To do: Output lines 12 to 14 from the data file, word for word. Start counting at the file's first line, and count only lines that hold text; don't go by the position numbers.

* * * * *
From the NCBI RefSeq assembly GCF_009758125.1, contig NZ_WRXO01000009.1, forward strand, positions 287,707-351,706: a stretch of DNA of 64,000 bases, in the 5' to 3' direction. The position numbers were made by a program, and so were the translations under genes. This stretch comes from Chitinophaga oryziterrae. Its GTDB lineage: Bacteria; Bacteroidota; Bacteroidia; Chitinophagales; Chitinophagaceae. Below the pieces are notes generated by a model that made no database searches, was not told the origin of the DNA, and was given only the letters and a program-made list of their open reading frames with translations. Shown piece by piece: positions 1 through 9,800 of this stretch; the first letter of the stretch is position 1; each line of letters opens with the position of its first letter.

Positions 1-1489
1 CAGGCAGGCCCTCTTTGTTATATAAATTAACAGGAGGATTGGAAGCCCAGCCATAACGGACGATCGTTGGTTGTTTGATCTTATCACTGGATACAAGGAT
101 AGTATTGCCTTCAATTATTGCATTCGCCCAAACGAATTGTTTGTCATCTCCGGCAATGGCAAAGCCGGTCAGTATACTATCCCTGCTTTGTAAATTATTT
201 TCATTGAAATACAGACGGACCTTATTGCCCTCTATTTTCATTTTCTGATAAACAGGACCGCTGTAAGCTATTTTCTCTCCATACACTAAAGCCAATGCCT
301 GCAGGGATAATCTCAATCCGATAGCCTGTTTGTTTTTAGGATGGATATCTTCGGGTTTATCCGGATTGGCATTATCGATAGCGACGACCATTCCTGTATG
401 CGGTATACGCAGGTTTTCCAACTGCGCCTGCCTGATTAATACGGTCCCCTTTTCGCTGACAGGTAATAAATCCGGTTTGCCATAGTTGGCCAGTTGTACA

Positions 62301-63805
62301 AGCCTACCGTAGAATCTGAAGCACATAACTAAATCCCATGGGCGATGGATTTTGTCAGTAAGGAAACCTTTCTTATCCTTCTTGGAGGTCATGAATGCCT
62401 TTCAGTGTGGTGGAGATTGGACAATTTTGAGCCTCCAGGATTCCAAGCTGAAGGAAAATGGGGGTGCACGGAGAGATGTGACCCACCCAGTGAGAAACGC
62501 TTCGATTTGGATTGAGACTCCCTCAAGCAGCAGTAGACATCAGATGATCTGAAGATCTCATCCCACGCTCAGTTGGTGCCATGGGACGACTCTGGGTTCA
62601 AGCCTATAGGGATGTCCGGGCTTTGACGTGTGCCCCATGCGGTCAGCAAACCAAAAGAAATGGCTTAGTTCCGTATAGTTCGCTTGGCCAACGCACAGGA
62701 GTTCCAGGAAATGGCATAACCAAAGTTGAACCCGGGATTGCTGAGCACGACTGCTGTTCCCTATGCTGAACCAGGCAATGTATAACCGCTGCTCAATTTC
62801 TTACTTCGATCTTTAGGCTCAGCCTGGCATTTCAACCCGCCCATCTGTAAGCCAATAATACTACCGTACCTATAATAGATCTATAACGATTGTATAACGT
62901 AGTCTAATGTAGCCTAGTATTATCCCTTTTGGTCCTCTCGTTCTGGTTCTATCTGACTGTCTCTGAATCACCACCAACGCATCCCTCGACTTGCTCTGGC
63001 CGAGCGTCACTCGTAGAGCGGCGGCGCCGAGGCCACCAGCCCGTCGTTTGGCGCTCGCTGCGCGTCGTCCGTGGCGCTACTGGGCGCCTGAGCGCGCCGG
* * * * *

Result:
62601 AGCCTATAGGGATGTCCGGGCTTTGACGTGTGCCCCATGCGGTCAGCAAACCAAAAGAAATGGCTTAGTTCCGTATAGTTCGCTTGGCCAACGCACAGGA
62701 GTTCCAGGAAATGGCATAACCAAAGTTGAACCCGGGATTGCTGAGCACGACTGCTGTTCCCTATGCTGAACCAGGCAATGTATAACCGCTGCTCAATTTC
62801 TTACTTCGATCTTTAGGCTCAGCCTGGCATTTCAACCCGCCCATCTGTAAGCCAATAATACTACCGTACCTATAATAGATCTATAACGATTGTATAACGT